The 4-year-old colt ranked the world’s No. 1 horse brings a seven-race winning streak into the San Diego Handicap on Saturday at Del Mar. He won the $6 million Breeders’ Cup Classic last year, the $12 million Pegasus World Cup in January and the $10 million Dubai World Cup in his last start on March 25.

His career earnings of $17,084,600 are a North American record.

So what’s a big-shot like him doing in a $300,000 stakes?

It’s a tuneup for more prestigious races later on and the first of three potential starts the colt will make at the seaside track north of San Diego. Arrogate’s target this summer is the $1 million Pacific Classic on Aug. 19. This fall, he will defend his title in the BC Classic, which he won last year at Santa Anita.

The field for the Grade 2 San Diego was reduced to five on Friday when trainer Keith Desormeaux decided to run Dalmore in Sunday’s $75,000 Wickerr Stakes instead of taking on Arrogate.

That leaves Accelerate, Cat Burglar, El Huerfano and Donworth to challenge Arrogate, who figures to be the odds-on favorite in the 1 1/16-mile race. Bob Baffert trains both Arrogate and Cat Burglar.

Arrogate will carry high weight of 126 pounds, including Hall of Fame jockey Mike Smith. The colt is spotting Cat Burglar eight pounds, Accelerate nine pounds, Donworth 10 pounds and El Huerfano 11 pounds. In a handicap race, weights are assigned by the racing secretary.

Arrogate hasn’t carried that much weight since winning a minor race at Del Mar last summer. After that, he grabbed the sport’s attention with a record 13 +-length victory in the Travers Stakes at Saratoga. It’s been one big-money victory after another ever since.

The colt has distanced himself from the competition in ways not seen in racing recently.

He knocked off fan favorite and Kentucky Derby winner California Chrome in the BC Classic and beat Chrome again in the Pegasus World Cup. Traveling thousands of miles to Dubai didn’t faze Arrogate, either. Despite a poor start out of the gate, he went on to victory in the desert.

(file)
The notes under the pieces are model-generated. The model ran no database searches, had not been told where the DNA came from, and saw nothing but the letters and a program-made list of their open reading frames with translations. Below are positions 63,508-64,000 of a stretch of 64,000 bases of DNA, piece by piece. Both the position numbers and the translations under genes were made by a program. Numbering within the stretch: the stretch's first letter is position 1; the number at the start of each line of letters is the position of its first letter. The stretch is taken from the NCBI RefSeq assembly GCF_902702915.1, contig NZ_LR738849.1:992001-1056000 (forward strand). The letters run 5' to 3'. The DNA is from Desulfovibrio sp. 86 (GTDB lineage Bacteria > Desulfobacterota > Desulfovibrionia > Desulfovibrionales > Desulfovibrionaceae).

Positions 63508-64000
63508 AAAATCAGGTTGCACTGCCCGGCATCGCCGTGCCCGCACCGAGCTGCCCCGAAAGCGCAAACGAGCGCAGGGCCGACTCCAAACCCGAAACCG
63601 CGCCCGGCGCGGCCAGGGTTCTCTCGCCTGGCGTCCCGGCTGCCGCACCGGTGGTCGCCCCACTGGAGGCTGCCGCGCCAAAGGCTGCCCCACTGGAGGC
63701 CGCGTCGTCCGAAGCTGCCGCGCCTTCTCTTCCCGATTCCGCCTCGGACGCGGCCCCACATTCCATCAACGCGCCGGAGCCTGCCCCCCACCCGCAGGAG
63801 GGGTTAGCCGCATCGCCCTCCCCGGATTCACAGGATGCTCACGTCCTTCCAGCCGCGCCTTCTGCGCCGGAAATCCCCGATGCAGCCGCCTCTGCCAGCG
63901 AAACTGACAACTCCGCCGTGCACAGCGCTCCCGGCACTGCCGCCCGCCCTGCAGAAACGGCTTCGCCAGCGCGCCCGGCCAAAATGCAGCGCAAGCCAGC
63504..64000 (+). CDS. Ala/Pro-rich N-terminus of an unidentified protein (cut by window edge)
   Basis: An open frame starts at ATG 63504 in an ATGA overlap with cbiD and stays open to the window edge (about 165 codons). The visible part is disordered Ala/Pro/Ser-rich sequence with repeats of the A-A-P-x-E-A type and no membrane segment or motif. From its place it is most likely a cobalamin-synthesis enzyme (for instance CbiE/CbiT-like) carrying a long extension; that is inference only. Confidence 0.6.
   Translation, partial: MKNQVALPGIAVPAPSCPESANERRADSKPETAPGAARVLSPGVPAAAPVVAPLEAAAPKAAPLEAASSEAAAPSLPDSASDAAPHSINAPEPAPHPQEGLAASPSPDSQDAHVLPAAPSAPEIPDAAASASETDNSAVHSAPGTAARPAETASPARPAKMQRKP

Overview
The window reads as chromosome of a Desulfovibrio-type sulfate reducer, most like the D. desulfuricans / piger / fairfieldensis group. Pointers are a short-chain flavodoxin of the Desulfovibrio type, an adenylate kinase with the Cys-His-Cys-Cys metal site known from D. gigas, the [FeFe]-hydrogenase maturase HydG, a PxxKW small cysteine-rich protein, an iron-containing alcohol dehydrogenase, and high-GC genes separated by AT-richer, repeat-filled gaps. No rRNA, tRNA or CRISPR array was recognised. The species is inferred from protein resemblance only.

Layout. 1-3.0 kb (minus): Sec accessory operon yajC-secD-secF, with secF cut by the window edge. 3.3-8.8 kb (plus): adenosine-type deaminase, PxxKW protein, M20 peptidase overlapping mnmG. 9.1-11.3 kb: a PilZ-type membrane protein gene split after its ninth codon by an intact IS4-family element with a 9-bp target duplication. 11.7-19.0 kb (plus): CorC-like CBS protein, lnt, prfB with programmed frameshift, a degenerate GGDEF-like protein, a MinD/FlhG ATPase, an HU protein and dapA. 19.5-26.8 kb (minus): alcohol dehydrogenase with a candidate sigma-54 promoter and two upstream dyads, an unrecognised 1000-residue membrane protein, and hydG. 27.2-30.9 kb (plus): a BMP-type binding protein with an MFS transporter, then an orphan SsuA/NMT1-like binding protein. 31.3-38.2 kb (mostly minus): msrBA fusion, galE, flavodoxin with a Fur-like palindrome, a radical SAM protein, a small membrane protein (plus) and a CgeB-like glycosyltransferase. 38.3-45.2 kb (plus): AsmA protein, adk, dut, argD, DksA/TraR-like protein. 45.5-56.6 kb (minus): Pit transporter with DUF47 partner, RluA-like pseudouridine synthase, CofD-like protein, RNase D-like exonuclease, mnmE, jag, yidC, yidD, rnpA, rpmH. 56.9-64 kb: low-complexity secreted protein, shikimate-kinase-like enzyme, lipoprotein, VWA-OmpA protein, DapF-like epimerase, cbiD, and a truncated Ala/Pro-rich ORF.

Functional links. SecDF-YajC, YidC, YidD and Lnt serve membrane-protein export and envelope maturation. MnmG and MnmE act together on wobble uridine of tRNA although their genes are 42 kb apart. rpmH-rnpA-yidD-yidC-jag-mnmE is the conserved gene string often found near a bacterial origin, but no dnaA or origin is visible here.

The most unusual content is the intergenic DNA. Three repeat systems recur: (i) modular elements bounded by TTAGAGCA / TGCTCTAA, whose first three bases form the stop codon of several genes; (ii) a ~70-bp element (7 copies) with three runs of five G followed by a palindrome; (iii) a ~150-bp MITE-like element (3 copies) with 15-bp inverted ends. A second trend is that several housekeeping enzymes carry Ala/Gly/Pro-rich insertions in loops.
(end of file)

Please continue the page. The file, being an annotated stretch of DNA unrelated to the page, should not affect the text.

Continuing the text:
Baffert has masterfully managed Arrogate’s career for owner Juddmonte Farm, with the Hall of Fame trainer carefully picking his spots and the colt’s performance backing him up every time. His only loss came in his career debut when he finished third.

Still, Baffert knows better than most what it’s like leading a world-beater to the track only to watch him lose.

That’s what happened two years ago, when American Pharoah was stunned by Keen Ice in the Travers barely two months after becoming horse racing’s first Triple Crown winner in 37 years.

And Arrogate’s rivals are spoiling for a similar upset at Del Mar.

“One great thing about this sport is that they’re not machines,” said Doug O’Neill, who trains Donworth. “As much as Arrogate looks unbeatable, they all are beatable. If he’s not feeling it on Saturday and we are, we’ll shock the world.”

Irap wins Indiana Derby; AJ Foyt’s horse finishes 2nd

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SHELBYVILLE, Ind. — Irap won the $500,000 Indiana Derby by five lengths over Colonelsdarkemper, owned by four-time Indianapolis 500 winner A.J. Foyt.

Ridden by Mario Gutierrez, Irap ran 1 1/16 miles in 1:42.21 on Saturday night at Indiana Grand. He paid $4.80, $3.20 and $2.60 in the Grade 3 race for 3-year-olds. Irap is trained by Southern California-based Doug O’Neill.

Colonelsdarktemper returned $9.60 and $5.80, while Untrapped was another length back in third and paid $2.80 to show.

Foyt is in Toronto for this weekend’s IndyCar race, so he sent grandson A.J. Foyt IV to the track outside Indianapolis.

“He’s always shown a lot of heart and he showed it tonight,” the younger Foyt said about the colt. “He ran a great race.”

The younger Foyt works in the Indianapolis Colts’ front office. He was born in Louisville, Kentucky, where his father Tony trained horses.

“Horse racing holds a special place in my heart, and I’m glad my grandfather still has it going on,” A.J. IV said.